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   Re: [xml-dev] SOAP and the Web

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Hi John,

John said:
First, what I recommend SOAP for. Every company I work with has a huge
problem of application integration and is spending a lot of money on it.
The reality of integration is that it is a massive problem of managing
semantics and needs to be attacked with a simple strong architecture.
The key is loose coupling because it must never be the case that a
change to one interface causes knock-on changes to other interfaces
(there could easily be 50,000 of them). This is the 'syntax problem' -
how to keep adapters stable.

We also have to make the output of one application the input of another.
There is almost no chance that this can be done without transformation
(thank heavens for XSLT). This is the semantic problem. We have to
centralize the semantic transformations in order to keep the adapters
stable. This means we have to send the message to a destination which
will decide what to do with it: transform it here; send it elsewhere for
transformation; or both; enrich the message; route it based on content
or (better) the envelope (like the postal service).

Didier replies:
Confirmed, I just finished a mandate involving several applications to be
integrated. As requirements we had to keep a journal of all transactions
(i.e. function calls between apps), and to make sure that if one side's
function call definition change over time that we can adapt to it without
having to change both side. For instance, connecting an ERP module (A) to a
CRM module (B). Before using SOAP as a glue between the two applications,
when (A) changed, (B) had to be modified or the middleware performing the
operation had to be modified (i.e the business object). The previous
impedance mismatch resolver was written with a procedural language  (java)
and required a code modification/re-compilation every times one side or the
other changed, moreover, certain systems using DCOM as middleware where
difficult to adapt to the middleware!! result: increased costs. Now this
middleware has been replaced with an XSLT engine sitting between both
parties and acting as an impedance mismatch resolver. We've been able to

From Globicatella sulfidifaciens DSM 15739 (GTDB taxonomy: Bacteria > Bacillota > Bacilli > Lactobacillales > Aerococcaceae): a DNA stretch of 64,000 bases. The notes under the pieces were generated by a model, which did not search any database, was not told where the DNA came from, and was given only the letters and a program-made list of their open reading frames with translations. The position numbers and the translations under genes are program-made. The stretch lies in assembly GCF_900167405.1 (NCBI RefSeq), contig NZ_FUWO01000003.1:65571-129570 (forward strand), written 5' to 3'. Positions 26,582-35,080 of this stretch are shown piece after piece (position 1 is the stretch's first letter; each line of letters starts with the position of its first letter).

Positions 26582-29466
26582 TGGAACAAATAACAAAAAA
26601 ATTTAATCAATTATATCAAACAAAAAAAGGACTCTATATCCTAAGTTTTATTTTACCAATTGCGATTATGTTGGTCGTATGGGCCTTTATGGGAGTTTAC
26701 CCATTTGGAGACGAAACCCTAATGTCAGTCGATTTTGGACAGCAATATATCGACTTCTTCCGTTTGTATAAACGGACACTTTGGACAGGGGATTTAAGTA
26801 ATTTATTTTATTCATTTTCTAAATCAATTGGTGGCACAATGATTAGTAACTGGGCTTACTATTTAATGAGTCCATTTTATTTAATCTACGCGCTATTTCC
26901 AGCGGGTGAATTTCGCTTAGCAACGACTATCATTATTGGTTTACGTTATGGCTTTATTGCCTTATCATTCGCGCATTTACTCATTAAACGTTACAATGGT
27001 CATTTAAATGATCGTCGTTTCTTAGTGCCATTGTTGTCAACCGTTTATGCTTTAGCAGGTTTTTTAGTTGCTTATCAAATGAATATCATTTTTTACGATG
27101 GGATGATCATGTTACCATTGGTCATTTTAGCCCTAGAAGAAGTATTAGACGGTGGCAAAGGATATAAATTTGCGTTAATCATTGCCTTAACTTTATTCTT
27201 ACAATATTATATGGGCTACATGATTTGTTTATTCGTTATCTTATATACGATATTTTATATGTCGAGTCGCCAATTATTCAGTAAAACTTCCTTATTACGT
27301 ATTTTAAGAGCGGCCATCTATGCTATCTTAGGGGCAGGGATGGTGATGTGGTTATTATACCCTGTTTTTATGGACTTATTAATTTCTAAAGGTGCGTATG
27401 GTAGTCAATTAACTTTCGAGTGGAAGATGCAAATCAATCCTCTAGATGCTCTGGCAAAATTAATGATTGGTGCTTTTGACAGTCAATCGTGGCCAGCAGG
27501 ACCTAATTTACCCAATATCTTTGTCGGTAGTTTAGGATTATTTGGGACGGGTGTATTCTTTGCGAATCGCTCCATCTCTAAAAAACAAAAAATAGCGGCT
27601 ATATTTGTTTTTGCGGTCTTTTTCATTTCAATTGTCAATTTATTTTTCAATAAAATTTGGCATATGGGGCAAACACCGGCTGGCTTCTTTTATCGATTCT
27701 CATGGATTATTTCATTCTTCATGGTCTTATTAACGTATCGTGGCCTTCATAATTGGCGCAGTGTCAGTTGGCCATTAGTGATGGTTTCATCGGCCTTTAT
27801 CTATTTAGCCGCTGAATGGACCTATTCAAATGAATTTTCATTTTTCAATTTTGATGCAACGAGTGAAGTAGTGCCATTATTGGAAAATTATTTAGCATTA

either get a SOAP interface from the manufacturer or implement them since
several languages now include automatic SOAP RPC marshaling (result: a less
expensive operation).

The good points:
a) we used XSLT as a function impedance mismatch. We also used XSLT to
render the function calls for monitoring and debugging  purpose. Since the
client wasn't confident about Windows reliability we used a Solaris server
as impedance mismatch resolver. The good point here is that it was
relatively easy to perform the transformations with XSLT.
b) The XML function call serialization is easy to include in a log and quite
easy to decode. However, since we got spare cycles on the impedance mismatch
resolver, we used XSLT to transform the different SOAP messages into a
single message format to be stored in the log file.
c) The impedance mismatch resolver can also behaves as a message hub by
replying immediately to the callers, keeping the function call in a message
queue end sending it later on. Again, an XSLT transformation allowed us to
easily transform the content of a queue into a single rendering format for
display. In contrast to other systems, we can see the function call content
in addition to the meta data associated to them.
d) Since the impedance mismatch resolver is an HTTP server, it is easy to
connect to it and manage, render the queues content, monitor the
transactions from a web browser. In case we didn't developed an XSLT
template for a particular SOAP function call we are still able to view it as
plain XML.

My whole experience with SOAP is that when used as an RPC, you have several
advantages when compared to the other marshaler types (IIOP, RMI, etc..). If
used to simply do what a REST like architecture does well (i.e. GET
documents) then obviously SOAP does not shine for that type of application.
On the other hand try to retrofit function calls in a REST like architecture
is feasible but more costly to implement. Moreover, the CRM and ERP
manufacturers where able to provide us with either a relased or "beta" test
SOAP interface to their module. Impact: reduced cost since we didn't had to
re-write that ourselves. The choices are obvious then.

Didier PH Martin


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